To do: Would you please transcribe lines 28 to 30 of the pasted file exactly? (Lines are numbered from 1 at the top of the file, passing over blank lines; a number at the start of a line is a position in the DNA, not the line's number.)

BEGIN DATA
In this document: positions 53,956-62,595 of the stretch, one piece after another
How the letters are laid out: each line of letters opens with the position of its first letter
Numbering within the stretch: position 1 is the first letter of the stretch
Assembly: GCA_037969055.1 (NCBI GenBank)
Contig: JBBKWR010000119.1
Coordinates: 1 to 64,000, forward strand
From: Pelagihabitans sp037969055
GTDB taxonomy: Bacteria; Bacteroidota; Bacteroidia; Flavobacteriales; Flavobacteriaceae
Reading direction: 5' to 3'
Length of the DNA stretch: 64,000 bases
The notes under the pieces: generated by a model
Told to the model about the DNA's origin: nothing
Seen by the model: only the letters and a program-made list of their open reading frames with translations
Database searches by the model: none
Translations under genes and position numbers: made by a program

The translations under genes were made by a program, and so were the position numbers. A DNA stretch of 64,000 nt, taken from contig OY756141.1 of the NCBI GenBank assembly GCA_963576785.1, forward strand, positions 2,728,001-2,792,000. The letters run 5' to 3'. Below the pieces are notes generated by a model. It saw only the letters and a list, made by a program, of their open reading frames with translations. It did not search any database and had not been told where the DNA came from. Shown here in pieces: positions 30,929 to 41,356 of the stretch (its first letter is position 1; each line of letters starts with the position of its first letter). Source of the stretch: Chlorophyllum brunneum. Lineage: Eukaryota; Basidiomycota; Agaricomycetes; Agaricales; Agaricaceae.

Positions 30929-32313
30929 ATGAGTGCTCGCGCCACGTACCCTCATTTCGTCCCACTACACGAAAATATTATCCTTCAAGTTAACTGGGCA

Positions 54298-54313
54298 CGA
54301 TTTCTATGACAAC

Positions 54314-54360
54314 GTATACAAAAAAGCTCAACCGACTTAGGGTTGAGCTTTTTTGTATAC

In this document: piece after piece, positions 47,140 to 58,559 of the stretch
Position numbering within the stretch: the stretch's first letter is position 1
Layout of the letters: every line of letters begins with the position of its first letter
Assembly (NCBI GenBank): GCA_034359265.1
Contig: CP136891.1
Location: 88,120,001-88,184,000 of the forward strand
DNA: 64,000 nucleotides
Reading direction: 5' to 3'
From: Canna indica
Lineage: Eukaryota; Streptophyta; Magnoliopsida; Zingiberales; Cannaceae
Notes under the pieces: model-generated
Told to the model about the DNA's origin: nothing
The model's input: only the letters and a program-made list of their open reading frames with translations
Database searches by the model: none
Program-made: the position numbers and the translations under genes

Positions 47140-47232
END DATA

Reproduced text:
Contig: CP136891.1
Location: 88,120,001-88,184,000 of the forward strand
DNA: 64,000 nucleotides